This just in: if you’re over the age of sixteen and haven’t yet penned your memoir, you’ve fallen tragically behind – just ask Justin Bieber. His new “100% Official” autobiography, titled Justin Bieber: First Steps 2 Forever: My Story (so many colons!) hit shelves yesterday, and it is…surreal. Let’s look at an excerpt: “I was on a date with a girl, and I was like, ‘Girl, do you want a soda?’ And she was like, ‘Yeah, a Sprite!’ And I was like, ‘Girl, you must be punking me because Sprite is mad gross!’ And she was like, ‘I was punking you!’ So yeah, I’d say that date went pretty well.” He also says his favourite book is Kanye West’s Twitter feed, so at least we know he actually wrote it.
The chemical Bisphenol A, also known as BPA, was declared a toxic substance in Canada yesterday by the federal government. The chemical is found in some hard plastic bottles and toys, and in August Statistics Canada reported that measurable levels of the chemical are found in 91 percent of Canadians aged 6 to 79. The next step will be banning BPA from baby bottles and lowering the levels in infant formula cans, both moves the federal government has proposed but not yet enforced.
The Ontario court of appeal has ruled that a woman may not have to remove her niqab – a traditional veil that covers most of the face – while testifying in court. The court stated that the woman, who is the victim of an alleged sexual assault, can wear the veil so long as the fairness of the trial is not compromised.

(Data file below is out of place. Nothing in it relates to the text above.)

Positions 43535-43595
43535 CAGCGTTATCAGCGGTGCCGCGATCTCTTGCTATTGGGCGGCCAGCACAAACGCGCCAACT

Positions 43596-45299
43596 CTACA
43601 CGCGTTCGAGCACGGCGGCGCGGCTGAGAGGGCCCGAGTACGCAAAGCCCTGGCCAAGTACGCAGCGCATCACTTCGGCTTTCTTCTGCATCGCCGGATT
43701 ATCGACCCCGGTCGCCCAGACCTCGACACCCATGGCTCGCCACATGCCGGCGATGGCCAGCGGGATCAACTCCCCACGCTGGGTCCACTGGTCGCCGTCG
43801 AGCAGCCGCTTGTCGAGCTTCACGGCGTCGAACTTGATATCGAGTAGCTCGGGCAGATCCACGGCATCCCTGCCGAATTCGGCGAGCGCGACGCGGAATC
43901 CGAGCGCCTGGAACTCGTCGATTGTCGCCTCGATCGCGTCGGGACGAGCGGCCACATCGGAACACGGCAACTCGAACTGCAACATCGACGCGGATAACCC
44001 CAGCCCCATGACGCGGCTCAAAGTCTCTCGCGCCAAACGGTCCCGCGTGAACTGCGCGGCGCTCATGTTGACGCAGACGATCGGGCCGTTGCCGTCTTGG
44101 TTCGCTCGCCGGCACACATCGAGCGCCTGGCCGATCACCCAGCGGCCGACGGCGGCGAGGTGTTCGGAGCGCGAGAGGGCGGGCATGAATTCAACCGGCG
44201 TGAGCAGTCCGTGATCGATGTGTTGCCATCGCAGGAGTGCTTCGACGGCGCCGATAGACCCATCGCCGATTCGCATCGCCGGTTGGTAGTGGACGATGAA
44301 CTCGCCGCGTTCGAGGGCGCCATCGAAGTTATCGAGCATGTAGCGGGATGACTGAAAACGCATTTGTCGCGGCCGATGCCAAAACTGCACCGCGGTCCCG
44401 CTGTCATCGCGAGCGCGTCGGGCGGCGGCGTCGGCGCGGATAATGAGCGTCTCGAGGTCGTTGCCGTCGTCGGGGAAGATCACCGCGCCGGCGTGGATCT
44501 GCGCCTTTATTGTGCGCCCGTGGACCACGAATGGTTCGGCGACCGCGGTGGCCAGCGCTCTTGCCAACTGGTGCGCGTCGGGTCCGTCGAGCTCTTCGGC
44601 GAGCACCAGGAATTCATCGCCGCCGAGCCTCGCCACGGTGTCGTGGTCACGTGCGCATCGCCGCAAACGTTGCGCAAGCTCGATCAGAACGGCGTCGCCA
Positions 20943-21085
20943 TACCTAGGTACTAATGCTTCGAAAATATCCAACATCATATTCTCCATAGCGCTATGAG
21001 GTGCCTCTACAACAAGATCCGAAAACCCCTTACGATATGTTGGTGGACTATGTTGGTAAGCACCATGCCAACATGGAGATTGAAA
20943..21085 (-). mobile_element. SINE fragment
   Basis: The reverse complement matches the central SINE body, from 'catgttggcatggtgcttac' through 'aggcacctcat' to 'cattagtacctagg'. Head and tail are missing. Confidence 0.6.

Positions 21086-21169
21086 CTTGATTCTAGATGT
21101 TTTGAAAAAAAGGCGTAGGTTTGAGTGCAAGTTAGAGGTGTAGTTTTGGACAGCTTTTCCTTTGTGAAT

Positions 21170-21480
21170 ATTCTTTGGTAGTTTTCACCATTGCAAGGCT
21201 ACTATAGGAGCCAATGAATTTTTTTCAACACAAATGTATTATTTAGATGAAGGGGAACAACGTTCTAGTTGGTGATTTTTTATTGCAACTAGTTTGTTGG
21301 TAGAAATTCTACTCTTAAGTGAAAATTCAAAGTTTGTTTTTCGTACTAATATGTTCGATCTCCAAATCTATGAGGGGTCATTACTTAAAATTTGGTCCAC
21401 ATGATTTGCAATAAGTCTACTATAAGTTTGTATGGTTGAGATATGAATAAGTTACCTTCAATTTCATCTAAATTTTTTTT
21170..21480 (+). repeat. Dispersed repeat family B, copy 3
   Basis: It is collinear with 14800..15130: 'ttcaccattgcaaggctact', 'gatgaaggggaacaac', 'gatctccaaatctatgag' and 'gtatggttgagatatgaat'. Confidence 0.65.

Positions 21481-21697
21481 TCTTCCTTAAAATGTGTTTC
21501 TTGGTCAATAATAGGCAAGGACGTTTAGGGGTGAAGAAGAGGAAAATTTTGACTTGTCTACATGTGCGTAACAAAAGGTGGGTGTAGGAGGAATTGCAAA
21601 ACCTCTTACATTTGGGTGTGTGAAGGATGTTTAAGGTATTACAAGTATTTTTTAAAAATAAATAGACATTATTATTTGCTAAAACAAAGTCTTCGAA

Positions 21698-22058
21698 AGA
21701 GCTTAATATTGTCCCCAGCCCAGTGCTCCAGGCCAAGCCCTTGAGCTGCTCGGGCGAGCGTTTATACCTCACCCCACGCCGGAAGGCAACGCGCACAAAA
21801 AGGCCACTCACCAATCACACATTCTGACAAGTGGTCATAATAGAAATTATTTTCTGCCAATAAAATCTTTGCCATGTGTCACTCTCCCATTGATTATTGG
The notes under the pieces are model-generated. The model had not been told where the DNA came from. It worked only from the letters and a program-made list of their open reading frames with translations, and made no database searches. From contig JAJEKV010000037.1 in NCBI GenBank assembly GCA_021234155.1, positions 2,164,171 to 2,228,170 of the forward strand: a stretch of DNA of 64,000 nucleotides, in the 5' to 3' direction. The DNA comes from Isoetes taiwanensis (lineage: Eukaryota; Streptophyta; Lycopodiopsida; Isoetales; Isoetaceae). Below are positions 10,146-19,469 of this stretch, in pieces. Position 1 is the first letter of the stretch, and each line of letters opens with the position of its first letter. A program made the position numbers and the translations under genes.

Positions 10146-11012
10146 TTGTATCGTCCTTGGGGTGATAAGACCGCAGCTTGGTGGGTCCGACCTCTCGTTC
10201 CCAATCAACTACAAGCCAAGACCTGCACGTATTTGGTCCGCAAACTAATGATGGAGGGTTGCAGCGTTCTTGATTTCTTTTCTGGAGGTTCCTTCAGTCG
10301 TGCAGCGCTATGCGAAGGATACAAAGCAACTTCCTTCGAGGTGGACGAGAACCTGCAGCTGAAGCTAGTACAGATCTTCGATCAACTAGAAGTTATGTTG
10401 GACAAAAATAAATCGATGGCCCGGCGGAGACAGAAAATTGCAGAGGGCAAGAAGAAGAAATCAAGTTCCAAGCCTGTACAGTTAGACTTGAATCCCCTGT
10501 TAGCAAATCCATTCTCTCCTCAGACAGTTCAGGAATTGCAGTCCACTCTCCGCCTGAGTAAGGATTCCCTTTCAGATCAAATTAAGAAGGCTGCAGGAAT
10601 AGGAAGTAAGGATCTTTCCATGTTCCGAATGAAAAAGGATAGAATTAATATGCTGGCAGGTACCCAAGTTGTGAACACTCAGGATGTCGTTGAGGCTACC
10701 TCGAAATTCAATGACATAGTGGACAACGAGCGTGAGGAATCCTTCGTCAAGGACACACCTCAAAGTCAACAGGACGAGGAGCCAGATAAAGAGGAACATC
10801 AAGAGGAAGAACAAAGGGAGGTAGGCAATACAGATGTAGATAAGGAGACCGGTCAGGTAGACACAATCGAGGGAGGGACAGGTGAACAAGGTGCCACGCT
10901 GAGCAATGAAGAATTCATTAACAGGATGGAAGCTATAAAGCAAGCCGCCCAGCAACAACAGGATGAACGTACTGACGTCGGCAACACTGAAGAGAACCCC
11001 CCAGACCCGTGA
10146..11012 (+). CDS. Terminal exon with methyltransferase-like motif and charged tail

David Arquette wants his estranged wife Courtney Cox back, so he did what any loving, respectful husband would do: took to the airwaves with Howard Stern to discuss what Courtney is like in bed. Arquette went on Stern’s notorious show to divulge that he has been begging Cox to take him back. Unfortunately, he went on to call their sex “methodical” and then described another woman he had had sex with “once, maybe twice.” It’s hard to see why Cox isn’t running screaming into his arms. No wait, screaming in the other direction. Yup, that makes more sense.
An angry group of important Chinese Communist Party elders have called on their country’s government to end the strict restrictions imposed on free speech. The call comes in response to the awarding of the Nobel Peace Prize to jailed dissident Liu Xiaobo, an action that has spurned both the government and those who oppose its restrictions into action.